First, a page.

Why building a software company is hard
One of the hardest things you can do is start a software company with a tech-illiterate co-founder. Watch them use the software you built, and realize with horror that building software is…hard. Writing code is the easy part but writing the right code… not so much.
Generally, in large companies, developers never see users use their end-product. QA is largely focused on making sure it doesn’t break (to avoid embarrassment on the developer’s behalf) and designers are generally rated on how the product looks and ‘feels’ (whatever that means).
The onus is on the Product Owner or Product Manager to ensure that the needs of the user are met.
This is hard because it involves a delicate balance of listening, good questions and mind-reading. It also involves shielding developers from tasks that would decrease the quality of the product. In some large companies, developers can have it easy because they’re being unwittingly protected by their PM.
Finding a problem
Sometimes the goals of the user conflict with the goals of the business. How do we get the user to do what we want?
First of all, we need to find out what the customer wants. This is hard. Categories of research have been built up over decades to answer this question. Recently, I finished reading the book Lean Customer Development, which lays out a step-by-step process of how to discover a user’s needs.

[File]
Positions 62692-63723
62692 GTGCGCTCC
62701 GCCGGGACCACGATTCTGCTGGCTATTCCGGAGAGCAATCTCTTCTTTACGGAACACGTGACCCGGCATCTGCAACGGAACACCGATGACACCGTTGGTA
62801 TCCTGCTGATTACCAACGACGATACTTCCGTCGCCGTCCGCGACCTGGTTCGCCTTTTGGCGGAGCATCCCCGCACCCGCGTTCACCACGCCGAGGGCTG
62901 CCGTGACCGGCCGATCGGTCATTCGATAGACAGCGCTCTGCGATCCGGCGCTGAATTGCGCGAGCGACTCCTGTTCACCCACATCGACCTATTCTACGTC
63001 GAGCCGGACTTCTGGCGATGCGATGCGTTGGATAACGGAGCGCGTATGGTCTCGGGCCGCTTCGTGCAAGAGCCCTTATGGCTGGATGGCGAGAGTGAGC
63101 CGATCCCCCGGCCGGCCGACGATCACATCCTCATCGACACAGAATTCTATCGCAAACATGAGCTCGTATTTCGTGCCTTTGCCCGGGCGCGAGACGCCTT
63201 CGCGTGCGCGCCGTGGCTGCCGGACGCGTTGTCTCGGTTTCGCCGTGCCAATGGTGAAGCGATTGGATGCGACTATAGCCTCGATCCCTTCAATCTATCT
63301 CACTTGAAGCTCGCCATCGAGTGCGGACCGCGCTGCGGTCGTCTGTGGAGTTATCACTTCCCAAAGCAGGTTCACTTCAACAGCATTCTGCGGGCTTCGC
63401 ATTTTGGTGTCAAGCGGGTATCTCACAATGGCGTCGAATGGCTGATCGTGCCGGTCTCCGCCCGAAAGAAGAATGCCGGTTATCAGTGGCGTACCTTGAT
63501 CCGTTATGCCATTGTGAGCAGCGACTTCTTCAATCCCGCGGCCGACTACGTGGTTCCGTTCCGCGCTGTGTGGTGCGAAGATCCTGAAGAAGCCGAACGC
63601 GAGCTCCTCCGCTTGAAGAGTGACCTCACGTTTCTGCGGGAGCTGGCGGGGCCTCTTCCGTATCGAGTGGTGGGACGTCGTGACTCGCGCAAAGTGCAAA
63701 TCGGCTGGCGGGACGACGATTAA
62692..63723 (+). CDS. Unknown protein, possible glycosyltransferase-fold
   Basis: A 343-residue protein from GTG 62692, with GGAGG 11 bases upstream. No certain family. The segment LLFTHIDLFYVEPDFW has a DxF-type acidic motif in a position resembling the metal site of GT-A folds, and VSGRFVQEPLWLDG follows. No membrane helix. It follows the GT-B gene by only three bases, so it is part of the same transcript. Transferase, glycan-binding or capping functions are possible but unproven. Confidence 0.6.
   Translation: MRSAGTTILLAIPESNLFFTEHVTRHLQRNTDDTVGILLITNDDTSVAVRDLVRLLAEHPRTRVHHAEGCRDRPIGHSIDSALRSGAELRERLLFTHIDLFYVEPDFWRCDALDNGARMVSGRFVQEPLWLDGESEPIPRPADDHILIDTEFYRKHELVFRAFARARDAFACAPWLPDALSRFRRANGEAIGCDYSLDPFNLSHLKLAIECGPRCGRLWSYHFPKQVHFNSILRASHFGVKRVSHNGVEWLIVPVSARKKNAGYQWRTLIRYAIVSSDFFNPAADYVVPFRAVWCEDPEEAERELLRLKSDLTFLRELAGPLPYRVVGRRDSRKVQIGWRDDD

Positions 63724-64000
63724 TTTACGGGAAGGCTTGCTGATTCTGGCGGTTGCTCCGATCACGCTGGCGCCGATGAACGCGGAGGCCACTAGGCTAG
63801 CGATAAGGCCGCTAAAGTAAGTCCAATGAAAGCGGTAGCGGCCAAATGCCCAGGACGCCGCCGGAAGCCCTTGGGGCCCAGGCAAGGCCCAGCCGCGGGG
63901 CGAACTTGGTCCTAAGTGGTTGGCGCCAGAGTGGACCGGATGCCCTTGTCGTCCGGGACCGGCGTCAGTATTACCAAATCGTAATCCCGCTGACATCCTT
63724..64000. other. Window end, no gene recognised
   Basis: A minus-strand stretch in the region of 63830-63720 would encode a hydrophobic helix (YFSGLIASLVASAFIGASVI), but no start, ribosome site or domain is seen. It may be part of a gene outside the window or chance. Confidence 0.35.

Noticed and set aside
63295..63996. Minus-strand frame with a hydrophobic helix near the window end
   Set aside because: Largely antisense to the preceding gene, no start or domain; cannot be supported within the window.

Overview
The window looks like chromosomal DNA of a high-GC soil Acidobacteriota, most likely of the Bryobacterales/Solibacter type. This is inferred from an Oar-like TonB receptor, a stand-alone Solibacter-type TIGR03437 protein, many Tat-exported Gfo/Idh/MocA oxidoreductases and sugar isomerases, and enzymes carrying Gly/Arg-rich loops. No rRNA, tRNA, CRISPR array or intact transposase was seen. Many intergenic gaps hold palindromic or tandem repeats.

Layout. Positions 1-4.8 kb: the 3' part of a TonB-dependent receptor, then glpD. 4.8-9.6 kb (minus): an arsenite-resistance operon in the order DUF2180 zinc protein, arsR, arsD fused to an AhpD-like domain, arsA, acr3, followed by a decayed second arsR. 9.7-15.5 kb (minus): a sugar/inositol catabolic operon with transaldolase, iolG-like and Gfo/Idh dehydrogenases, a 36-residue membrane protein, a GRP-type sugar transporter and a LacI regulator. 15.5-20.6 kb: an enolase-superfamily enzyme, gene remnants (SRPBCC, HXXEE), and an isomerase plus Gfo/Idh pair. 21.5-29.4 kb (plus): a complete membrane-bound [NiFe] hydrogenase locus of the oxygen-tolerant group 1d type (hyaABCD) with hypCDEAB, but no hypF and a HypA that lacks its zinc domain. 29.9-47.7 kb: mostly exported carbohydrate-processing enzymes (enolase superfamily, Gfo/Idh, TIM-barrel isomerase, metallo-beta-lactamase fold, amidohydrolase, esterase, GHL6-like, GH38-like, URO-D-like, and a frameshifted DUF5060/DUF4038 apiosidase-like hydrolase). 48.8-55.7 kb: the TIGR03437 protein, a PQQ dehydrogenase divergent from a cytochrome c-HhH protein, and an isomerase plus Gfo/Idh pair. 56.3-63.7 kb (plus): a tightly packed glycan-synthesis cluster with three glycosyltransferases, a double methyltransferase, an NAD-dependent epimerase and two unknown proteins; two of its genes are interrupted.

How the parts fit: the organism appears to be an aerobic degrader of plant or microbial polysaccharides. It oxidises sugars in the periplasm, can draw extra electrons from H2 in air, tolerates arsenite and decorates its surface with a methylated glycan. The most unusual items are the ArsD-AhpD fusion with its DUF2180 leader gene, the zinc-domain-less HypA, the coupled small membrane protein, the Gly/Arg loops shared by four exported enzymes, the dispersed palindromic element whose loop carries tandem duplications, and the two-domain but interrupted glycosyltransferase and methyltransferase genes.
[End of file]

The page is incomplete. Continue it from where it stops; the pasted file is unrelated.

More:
After reading the book, following the plan and trying it out, guess what happened.
It’s still hard.
Coming up with good questions is hard, getting the customer to open up about their pain points is hard and then positioning a possible solution is hard.
All hard and time-consuming while you’re also building the software. Yet, if you don’t do this then you have no idea what to build and if what your building is worth it.
Delays are inevitable
Software development is not unique in this regard. Large construction projects get delayed all the time. However, construction projects are done when they’re done. Afterwards, a customer can’t decide they don’t want windows anymore otherwise they will have to pay a large sum once more.
Software, on the other hand, is soft…it’s malleable and can be shaped. As soon as a customer sees you can make a small change, they will think every change is easy, increasing the burden of expectation on the software developer. Small changes quickly become big changes, and pretty soon, what the customer thought they wanted, was not what they needed at all.
This is why product managers exist. To shield the developers from these changes and stop the customer from making them. However, what if the customer has a valid point and it’s ignored. Pretty soon, they move on and you’re left scratching your head wondering why. Yet new companies don’t have the luxury of hiring product managers.
When building your own software business, you realize that all those resources you had when you were working for BigCo are virtually non-existent when you start working on your own.
Designer: That’s you QA: That’s you Product Manager: That’s you Business research: That’s you Accounts: That’s you
The thing is, your non-technical business partner doesn’t know what goes into building software. Your co-founder has to be doing the stuff that helps a business grow. They can’t be just a person that comes up with an idea and lets you build it for them.
A friend of mine described it as “they make one decision but it’s the thousand’s of decisions based on that decision that I have to deal with”.
This quote has stuck with me for a while now. Because a software business is more than just code. There are servers, deploying, design, marketing, testing, etc…
However, if it was easy then everyone would have a “killer app” by now.